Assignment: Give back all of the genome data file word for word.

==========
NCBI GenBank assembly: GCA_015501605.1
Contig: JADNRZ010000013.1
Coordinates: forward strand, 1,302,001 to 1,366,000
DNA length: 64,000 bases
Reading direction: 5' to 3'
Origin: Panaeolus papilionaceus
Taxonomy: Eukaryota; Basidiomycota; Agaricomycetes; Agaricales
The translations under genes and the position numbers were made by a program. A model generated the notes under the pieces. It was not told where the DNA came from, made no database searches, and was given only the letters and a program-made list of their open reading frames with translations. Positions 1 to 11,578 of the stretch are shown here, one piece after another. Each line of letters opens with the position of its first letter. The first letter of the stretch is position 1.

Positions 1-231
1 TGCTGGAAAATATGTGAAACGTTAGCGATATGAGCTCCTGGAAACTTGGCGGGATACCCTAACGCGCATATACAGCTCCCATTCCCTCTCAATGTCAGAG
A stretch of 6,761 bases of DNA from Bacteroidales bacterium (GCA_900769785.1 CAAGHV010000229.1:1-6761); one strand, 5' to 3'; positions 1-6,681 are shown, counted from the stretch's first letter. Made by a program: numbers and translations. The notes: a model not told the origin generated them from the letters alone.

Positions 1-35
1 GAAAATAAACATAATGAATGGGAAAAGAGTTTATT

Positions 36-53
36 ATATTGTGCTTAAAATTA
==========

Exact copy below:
NCBI GenBank assembly: GCA_015501605.1
Contig: JADNRZ010000013.1
Coordinates: forward strand, 1,302,001 to 1,366,000
DNA length: 64,000 bases
Reading direction: 5' to 3'
Origin: Panaeolus papilionaceus
Taxonomy: Eukaryota; Basidiomycota; Agaricomycetes; Agaricales
The translations under genes and the position numbers were made by a program. A model generated the notes under the pieces. It was not told where the DNA came from, made no database searches, and was given only the letters and a program-made list of their open reading frames with translations. Positions 1 to 11,578 of the stretch are shown here, one piece after another. Each line of letters opens with the position of its first letter. The first letter of the stretch is position 1.

Positions 1-231
1 TGCTGGAAAATATGTGAAACGTTAGCGATATGAGCTCCTGGAAACTTGGCGGGATACCCTAACGCGCATATACAGCTCCCATTCCCTCTCAATGTCAGAG
A stretch of 6,761 bases of DNA from Bacteroidales bacterium (GCA_900769785.1 CAAGHV010000229.1:1-6761); one strand, 5' to 3'; positions 1-6,681 are shown, counted from the stretch's first letter. Made by a program: numbers and translations. The notes: a model not told the origin generated them from the letters alone.

Positions 1-35
1 GAAAATAAACATAATGAATGGGAAAAGAGTTTATT

Positions 36-53
36 ATATTGTGCTTAAAATTA